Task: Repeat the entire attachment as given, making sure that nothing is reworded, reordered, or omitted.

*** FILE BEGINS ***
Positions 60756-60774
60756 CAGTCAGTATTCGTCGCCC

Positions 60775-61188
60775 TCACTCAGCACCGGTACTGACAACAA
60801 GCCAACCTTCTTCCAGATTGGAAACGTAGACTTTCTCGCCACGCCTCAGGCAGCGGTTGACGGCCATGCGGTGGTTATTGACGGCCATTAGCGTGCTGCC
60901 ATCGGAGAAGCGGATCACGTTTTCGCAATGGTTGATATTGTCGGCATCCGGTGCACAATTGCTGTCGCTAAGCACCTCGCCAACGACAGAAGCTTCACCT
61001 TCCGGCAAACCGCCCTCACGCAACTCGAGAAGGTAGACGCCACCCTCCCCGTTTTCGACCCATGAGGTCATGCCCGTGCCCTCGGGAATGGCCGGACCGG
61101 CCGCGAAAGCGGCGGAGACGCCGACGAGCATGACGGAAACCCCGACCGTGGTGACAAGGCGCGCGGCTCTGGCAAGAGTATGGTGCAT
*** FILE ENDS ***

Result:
Positions 60756-60774
60756 CAGTCAGTATTCGTCGCCC

Positions 60775-61188
60775 TCACTCAGCACCGGTACTGACAACAA
60801 GCCAACCTTCTTCCAGATTGGAAACGTAGACTTTCTCGCCACGCCTCAGGCAGCGGTTGACGGCCATGCGGTGGTTATTGACGGCCATTAGCGTGCTGCC
60901 ATCGGAGAAGCGGATCACGTTTTCGCAATGGTTGATATTGTCGGCATCCGGTGCACAATTGCTGTCGCTAAGCACCTCGCCAACGACAGAAGCTTCACCT
61001 TCCGGCAAACCGCCCTCACGCAACTCGAGAAGGTAGACGCCACCCTCCCCGTTTTCGACCCATGAGGTCATGCCCGTGCCCTCGGGAATGGCCGGACCGG
61101 CCGCGAAAGCGGCGGAGACGCCGACGAGCATGACGGAAACCCCGACCGTGGTGACAAGGCGCGCGGCTCTGGCAAGAGTATGGTGCAT